When we bought in Santa Fe, we weren't looking for a bargain fixer-upper project. The house we liked was a nicely restored old timer which was pretty much what we wanted with 2 exceptions:
We settled within a day or so and after signing the preliminary papers, we arranged a meeting with the sellers. They told us the front part of the house was (probably) from the mid- to late-1800s and that there had been several additions over the years but nothing after about the mid-1950s. They also gave us a copy of one page from the abstract they received 20 years earlier when they bought (New Mexico no longer uses the abstract form of property titling). That abstract page referred to the first tax roll for Santa Fe which was taken in 1885. It listed "a small adobe with attached stable". That pretty much has to be the old part of the house (what is today the living room, kitchen, front bathroom and office) and was likely built well before 1885. The other parts of the house were added many years later, most likely after WWII. In fact, the city plot from 1948 showed the approximate outline as originally described in 1885 tax roll.
As we understand it, the houses on Don Manuel St (only one block long) were connected to the sewer in about 1942. I don't know when water service was connected, but the houses were originally supplied either by a well or via an acequia that ran down the south branch of W. Houghton St, but was named acequia Corona. An acequia is a stone-lined ditch system that carries water from the reservoir to where it's needed in town and is used principally for field irrigation. The system copies what was used in Alhambra in Spain and became part of Santa Fe in its early years. The reservoir tender would open the right gates to allow water to flow through the various acequias depending on the scheduled irrigation day. Nearly all the acequias are gone today (actually, they now serve to carry away storm water) save one: acequia Madre still carries water 2 (?) days per week. In order to irrigate, land owners open a gate to flood irrigation channels on their property; unused water empties into the Santa Fe River.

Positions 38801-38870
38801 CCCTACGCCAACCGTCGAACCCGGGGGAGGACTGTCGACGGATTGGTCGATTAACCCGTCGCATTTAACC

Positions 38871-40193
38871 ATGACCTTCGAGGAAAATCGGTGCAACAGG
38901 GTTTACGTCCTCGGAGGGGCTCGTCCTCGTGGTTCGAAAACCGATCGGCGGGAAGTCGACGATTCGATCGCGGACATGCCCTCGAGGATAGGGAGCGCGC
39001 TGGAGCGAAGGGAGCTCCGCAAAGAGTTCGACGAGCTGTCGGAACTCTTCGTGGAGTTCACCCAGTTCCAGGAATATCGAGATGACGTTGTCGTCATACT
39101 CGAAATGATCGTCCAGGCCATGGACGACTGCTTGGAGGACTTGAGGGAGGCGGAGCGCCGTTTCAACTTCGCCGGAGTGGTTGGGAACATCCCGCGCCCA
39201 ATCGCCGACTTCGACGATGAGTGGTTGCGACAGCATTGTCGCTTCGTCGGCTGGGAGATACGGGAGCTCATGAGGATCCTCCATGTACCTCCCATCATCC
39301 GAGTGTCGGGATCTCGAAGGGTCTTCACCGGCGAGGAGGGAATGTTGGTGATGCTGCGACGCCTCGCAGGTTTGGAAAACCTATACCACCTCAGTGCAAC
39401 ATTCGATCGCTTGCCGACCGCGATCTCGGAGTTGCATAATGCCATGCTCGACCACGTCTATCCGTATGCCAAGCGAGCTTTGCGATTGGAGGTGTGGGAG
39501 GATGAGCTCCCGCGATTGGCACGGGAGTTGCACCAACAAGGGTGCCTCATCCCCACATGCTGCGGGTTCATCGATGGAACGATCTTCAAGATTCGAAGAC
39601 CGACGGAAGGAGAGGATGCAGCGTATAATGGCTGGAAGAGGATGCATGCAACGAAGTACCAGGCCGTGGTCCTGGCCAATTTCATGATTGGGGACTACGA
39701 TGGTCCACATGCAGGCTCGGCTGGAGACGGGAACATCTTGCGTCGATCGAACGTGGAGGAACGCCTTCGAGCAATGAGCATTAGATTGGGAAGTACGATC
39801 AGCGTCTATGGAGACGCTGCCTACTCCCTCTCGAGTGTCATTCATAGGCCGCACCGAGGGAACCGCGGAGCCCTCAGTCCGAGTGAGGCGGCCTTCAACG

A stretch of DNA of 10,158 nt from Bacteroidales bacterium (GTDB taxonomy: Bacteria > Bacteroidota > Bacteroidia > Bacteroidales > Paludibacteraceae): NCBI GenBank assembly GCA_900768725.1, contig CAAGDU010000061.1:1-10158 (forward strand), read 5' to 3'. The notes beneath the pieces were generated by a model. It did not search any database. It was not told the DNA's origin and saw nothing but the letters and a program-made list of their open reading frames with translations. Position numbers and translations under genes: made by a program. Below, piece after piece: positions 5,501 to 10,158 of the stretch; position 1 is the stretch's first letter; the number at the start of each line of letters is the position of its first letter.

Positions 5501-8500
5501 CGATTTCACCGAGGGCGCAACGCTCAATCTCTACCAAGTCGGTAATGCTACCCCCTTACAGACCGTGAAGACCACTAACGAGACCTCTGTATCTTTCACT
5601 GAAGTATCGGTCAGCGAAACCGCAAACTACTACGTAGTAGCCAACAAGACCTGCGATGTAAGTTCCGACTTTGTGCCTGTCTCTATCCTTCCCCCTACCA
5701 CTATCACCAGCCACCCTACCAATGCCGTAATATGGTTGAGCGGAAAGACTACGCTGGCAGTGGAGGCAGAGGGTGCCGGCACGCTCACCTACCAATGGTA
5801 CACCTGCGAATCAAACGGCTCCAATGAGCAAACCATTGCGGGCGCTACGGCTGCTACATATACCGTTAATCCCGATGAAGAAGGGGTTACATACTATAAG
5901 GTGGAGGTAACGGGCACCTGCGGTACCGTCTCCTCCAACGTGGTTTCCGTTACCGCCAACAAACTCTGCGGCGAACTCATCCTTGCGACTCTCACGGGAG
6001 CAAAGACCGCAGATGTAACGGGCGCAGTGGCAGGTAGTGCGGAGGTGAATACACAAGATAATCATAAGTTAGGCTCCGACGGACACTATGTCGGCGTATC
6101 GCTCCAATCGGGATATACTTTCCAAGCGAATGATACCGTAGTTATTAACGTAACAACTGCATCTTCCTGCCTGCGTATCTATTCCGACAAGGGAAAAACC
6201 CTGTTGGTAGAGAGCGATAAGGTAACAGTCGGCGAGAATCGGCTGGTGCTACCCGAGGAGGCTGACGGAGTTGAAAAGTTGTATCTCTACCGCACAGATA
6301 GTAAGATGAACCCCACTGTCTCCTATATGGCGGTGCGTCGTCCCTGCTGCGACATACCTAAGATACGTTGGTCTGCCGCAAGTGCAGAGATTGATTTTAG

I asked our neighbor, Danny Ortiz, if he knew who might have been the don Manuel that our street is named after. Danny lived next door till he left to start his own family, so he knows a lot about the neighborhood. His first guess was that it might have been named for Manuel Romero who owned the grocery store at the other end of our block (3 houses away; now the private residence of one of the Romero family). Then a week later he recalled a Manuel Ortiz in his own family who might have been the one. He promised to do a little checking, so perhaps we'll learn who the real don Manuel might have been.
Our realtor, Denise, told us about Santa Fe's Historical Review Board and that our house was in one of the controlled districts. She researched enough to tell us that our house was classified as "non-contributing" since it had a number of major alterations (at least 4; they're very noticeable when you get up on the roof). While we were learning how to go about getting building permits, we happened to listen to a broadcast of a HRB meeting. It didn't take long to realize there was no way in hell Mrs. Bowman's little boy was ever going to get through that process successfully!
What broke the log jam was meeting Phil Cordova a couple months later. He was an electrical contractor doing some electrical work for us. He mentioned that David Smith, a local architect, had worked with the HRB successfully in the past. While many other owners have gotten through the review process successfully without professional help, I knew my big mouth and impulsive nature were going to get me in trouble. So we spent some money with David, got excellent recommendations for changes, a set of working drawings, and, when they finally reviewed us after several delays, we were approved. Btw, the HRB wasn't all hard-headed bureaucracy: David Rasch, permanent staff supporting the board, helped us a great deal with guidance about the board's rules and what the current hot buttons were.
OK... so here's where you use the menu on the left to see what has been done to change the house. I'll keep adding pages & pics as new things come up.